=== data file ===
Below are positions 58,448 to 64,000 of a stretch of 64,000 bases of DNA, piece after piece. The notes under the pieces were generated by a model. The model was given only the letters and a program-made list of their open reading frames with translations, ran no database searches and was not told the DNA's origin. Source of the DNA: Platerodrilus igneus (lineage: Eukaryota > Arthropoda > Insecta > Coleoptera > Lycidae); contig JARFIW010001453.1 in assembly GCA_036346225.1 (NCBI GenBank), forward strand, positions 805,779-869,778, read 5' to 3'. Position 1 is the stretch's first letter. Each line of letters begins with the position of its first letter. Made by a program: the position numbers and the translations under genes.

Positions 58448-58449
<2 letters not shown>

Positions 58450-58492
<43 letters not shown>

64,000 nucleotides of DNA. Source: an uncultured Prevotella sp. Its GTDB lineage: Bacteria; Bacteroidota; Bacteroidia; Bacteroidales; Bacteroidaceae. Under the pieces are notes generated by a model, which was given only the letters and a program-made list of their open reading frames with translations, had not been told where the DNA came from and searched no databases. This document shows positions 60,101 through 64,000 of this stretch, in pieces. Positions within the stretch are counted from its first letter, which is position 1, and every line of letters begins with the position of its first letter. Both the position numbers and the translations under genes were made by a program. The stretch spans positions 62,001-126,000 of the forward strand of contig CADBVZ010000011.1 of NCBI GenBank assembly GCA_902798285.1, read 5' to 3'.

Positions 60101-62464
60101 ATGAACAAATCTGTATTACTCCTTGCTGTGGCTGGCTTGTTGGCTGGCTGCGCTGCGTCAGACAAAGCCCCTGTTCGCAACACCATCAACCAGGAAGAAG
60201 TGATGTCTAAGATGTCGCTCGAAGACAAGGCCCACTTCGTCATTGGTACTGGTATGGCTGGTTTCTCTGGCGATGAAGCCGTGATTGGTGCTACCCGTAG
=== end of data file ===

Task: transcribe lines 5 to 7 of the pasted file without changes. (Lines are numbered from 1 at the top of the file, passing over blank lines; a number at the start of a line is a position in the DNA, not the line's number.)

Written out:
<43 letters not shown>

64,000 nucleotides of DNA. Source: an uncultured Prevotella sp. Its GTDB lineage: Bacteria; Bacteroidota; Bacteroidia; Bacteroidales; Bacteroidaceae. Under the pieces are notes generated by a model, which was given only the letters and a program-made list of their open reading frames with translations, had not been told where the DNA came from and searched no databases. This document shows positions 60,101 through 64,000 of this stretch, in pieces. Positions within the stretch are counted from its first letter, which is position 1, and every line of letters begins with the position of its first letter. Both the position numbers and the translations under genes were made by a program. The stretch spans positions 62,001-126,000 of the forward strand of contig CADBVZ010000011.1 of NCBI GenBank assembly GCA_902798285.1, read 5' to 3'.

Positions 60101-62464